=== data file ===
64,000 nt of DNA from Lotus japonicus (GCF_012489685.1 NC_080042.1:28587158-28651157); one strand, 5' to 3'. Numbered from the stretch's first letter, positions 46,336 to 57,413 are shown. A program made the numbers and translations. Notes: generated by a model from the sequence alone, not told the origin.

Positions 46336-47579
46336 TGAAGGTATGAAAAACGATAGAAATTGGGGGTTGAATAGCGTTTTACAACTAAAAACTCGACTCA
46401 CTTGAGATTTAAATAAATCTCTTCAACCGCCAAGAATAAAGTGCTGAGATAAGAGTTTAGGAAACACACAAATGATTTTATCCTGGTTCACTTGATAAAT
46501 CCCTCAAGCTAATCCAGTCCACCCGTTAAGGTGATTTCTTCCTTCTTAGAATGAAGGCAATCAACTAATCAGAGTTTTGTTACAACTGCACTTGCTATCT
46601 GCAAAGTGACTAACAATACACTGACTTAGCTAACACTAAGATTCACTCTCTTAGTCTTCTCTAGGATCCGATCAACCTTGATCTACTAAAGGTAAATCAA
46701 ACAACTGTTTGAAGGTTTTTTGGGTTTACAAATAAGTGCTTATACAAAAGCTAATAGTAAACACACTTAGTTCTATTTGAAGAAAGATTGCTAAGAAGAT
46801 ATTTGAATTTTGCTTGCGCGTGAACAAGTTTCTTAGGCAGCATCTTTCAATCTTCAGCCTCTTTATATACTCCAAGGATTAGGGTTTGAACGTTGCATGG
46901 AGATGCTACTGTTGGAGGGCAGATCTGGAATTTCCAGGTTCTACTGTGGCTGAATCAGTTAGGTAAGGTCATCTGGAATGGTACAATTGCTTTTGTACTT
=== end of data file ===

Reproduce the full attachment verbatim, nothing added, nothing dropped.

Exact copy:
64,000 nt of DNA from Lotus japonicus (GCF_012489685.1 NC_080042.1:28587158-28651157); one strand, 5' to 3'. Numbered from the stretch's first letter, positions 46,336 to 57,413 are shown. A program made the numbers and translations. Notes: generated by a model from the sequence alone, not told the origin.

Positions 46336-47579
46336 TGAAGGTATGAAAAACGATAGAAATTGGGGGTTGAATAGCGTTTTACAACTAAAAACTCGACTCA
46401 CTTGAGATTTAAATAAATCTCTTCAACCGCCAAGAATAAAGTGCTGAGATAAGAGTTTAGGAAACACACAAATGATTTTATCCTGGTTCACTTGATAAAT
46501 CCCTCAAGCTAATCCAGTCCACCCGTTAAGGTGATTTCTTCCTTCTTAGAATGAAGGCAATCAACTAATCAGAGTTTTGTTACAACTGCACTTGCTATCT
46601 GCAAAGTGACTAACAATACACTGACTTAGCTAACACTAAGATTCACTCTCTTAGTCTTCTCTAGGATCCGATCAACCTTGATCTACTAAAGGTAAATCAA
46701 ACAACTGTTTGAAGGTTTTTTGGGTTTACAAATAAGTGCTTATACAAAAGCTAATAGTAAACACACTTAGTTCTATTTGAAGAAAGATTGCTAAGAAGAT
46801 ATTTGAATTTTGCTTGCGCGTGAACAAGTTTCTTAGGCAGCATCTTTCAATCTTCAGCCTCTTTATATACTCCAAGGATTAGGGTTTGAACGTTGCATGG
46901 AGATGCTACTGTTGGAGGGCAGATCTGGAATTTCCAGGTTCTACTGTGGCTGAATCAGTTAGGTAAGGTCATCTGGAATGGTACAATTGCTTTTGTACTT